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Day One: After a two-and-a-half hour drive from my Mom’s house in Floyd, Virginia, I’m here! Oh. My. Gosh. It’s gorgeous and wonderful and I’m so thrilled to be here. I drove in, walked to the place where they said my packet would be waiting for me, saw my name on the envelope, and promptly started crying, because it meant that it wasn’t a mistake after all. (I hadn’t realized until that moment that I was waiting for someone to tell me my acceptance had been a mistake.) I read all through the packet, but couldn’t find my room anywhere on the map. I was walking all around looking for it, and I found the grounds guy and said, “Can you tell me where WS11 is?” He smiled big and said, “You’ve got the Queen’s Suite.” He showed it to me and I have the most marvelous, large, wonderful room, right next door to the resident artists…my studio is part of my room, I have my own bathroom…so I started crying all over again and called and left a semi-incoherent message on my mom’s answering machine, babbling and blubbering. The weather is fabulous and it’s time for me to get to work, lucky, lucky, lucky girl. Day Two: Today was good. I got a full night’s sleep last night. Comfortable bed, good temperature, no noise. I woke up just before 8am and breakfast goes until nine, so I showered quick and hustled down there. The table I picked was rather quiet, but the next table over was having a wonderful time. I was still full from the delicious dinner the night before and so only had yogurt and coffee and then went back to the room to work. (I am definitely going to go home weighing more than when I arrived.) After breakfast I got to work. First reading over my notes and then editing yesterday’s work. It was slow and sort of dispiriting and so I sat in the sun and read some more notes hoping for inspiration. Finally, I hit my stride just before lunch, so I went to the buffet and took a plate back to my room and kept working. Then I read and took a nap and wrote some more. So far, I have produced 3,000 words today (3,000 ugly, unkempt words, but still, words). I was very optimistically hoping to make it to 5,000 by end-of-business. I may yet. With the nap, I think I can keep going late. There’s a documentary film showing at 9pm that I want to see, though. I think it is called “Cropsey.” I’ll report back on it...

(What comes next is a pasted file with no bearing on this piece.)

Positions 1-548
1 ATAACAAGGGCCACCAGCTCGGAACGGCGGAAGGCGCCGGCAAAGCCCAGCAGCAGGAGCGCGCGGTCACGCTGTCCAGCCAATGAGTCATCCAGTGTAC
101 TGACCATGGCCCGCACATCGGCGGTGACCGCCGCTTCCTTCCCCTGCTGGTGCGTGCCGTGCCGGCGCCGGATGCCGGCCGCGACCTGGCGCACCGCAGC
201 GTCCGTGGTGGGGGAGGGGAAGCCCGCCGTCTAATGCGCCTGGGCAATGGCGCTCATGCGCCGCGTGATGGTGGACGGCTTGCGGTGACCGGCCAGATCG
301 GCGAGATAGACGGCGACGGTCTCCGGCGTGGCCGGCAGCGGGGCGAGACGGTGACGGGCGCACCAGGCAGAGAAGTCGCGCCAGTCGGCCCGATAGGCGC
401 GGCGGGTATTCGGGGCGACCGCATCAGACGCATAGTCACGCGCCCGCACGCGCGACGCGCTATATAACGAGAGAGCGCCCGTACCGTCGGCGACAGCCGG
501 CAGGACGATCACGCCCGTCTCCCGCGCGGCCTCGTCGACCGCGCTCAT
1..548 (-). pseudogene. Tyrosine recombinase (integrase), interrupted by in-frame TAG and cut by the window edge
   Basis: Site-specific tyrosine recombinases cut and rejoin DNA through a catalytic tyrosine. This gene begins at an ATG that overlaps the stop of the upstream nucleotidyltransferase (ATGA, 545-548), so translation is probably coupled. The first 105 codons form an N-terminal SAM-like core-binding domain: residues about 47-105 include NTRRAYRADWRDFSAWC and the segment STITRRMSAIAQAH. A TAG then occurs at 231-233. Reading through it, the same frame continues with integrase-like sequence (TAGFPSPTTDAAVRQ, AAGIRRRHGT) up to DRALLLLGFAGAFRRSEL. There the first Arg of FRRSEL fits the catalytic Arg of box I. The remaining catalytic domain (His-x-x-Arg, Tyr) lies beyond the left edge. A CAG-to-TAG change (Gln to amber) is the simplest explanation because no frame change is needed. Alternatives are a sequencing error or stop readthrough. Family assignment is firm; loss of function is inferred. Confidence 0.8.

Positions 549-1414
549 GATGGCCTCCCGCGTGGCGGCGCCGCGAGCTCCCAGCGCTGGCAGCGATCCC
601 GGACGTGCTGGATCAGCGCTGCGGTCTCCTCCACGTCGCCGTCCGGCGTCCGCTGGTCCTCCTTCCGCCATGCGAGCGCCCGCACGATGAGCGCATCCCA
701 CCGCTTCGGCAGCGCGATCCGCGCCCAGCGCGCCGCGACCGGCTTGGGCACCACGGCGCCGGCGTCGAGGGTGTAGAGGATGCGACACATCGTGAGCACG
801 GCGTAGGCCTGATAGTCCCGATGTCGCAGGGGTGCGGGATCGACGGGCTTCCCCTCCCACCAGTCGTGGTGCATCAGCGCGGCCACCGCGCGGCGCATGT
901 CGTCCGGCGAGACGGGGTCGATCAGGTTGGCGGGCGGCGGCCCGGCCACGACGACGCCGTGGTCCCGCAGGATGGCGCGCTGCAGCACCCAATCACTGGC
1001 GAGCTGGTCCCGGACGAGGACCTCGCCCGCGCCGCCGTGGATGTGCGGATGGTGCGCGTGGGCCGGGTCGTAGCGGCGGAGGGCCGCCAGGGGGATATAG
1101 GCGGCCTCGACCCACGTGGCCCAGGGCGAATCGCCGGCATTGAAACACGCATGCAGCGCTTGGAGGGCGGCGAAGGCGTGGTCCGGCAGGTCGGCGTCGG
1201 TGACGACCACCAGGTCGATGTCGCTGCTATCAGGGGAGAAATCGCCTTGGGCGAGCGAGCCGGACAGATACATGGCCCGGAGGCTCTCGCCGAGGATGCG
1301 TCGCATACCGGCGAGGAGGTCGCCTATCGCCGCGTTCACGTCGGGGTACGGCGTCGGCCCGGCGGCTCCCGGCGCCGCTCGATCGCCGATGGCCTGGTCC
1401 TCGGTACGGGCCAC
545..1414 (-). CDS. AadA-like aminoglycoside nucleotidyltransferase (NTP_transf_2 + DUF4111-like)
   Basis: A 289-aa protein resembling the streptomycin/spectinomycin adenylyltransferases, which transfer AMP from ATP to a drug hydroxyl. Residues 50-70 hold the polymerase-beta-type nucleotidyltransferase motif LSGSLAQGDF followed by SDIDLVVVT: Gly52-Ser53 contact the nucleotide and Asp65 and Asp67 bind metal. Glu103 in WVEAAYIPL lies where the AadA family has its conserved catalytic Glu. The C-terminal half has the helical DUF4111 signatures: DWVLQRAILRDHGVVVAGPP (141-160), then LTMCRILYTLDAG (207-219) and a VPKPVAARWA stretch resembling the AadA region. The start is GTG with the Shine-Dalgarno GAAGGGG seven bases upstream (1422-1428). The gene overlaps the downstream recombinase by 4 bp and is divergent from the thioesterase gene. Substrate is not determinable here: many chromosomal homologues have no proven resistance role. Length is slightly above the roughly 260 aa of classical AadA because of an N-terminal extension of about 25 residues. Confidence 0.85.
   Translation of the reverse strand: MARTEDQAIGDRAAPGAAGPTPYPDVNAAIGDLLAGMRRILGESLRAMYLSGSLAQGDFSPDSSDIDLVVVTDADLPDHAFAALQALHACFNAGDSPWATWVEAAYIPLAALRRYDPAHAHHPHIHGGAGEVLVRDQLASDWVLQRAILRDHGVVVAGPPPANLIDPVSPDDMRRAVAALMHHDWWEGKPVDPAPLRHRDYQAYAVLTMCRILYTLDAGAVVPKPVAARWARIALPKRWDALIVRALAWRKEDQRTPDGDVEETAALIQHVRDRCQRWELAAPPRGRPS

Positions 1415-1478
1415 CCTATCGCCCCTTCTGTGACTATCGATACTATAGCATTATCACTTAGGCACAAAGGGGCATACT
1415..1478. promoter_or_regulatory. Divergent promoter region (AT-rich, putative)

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I’m interviewed at the Press 53 blog for the new year. Thank you Christine Norris! http://press53.tumblr.com/post/39928859763/5-questions-3-facts   P53: What is your favorite color, and what does that color mean to you? MA: Green is my favorite color. It always has been, even as a little girl when pink or purple were most often the favorites of my peers. I remember at least one adult trying to tell me that green couldn’t be my favorite color—that little girls liked pink. I also remember thinking, “Are adults really that stupid? My favorite color is my favorite color. Duh.” Yes, I was stubborn, even then. Green is so beautiful to me. The soft, lime, baby-green of new leaves in spring, the deep green of a pine forest that keeps its color all winter, even the fuzzy algae green in a stagnant summer pond just totally speaks to me. Ironically, I don’t wear green much because it doesn’t flatter me at all (my skin has sort of a greenish tinge and the extra green just pushes me over the edge into Nausea-Glam). But I adore it on others. P53: When did you first really feel like a writer? MA: I’m a writer?? Just kidding. But also not. Because it’s hard for me (most days) to feel like a (capital W) Writer, whatever that entails. I’m also a breather, and a sleeper, and an eater, but nobody makes much of those activities. And writing ranks right up there with breathing, eating, and sleeping on my list of Things To Do Today. Anyway, I’m being glib, but I guess my point is that we all write, even if it’s only a grocery list, right? So anyone can “be a writer,” especially in this day and age. I guess a more accurate question might be, “When did I first start to think like a writer?” Because I totally do. Writing is how I process the world. It allows me to pull back from things that confuse me,that I don’t understand, or even that hurt me…and take a calm, collected look at the whole evolution of the thing. It allows me to get in the heads of people I don’t like. It allows me to take an upsetting event and write a different outcome into existence. It allows me the snappy repartee that I’m never capable of in the living moment. Anyway, I probably started to think like a writer as soon as I learned to write. I always understood that stories were not the real world…but I also understood that they created their own world that felt as real to me as the real world. And...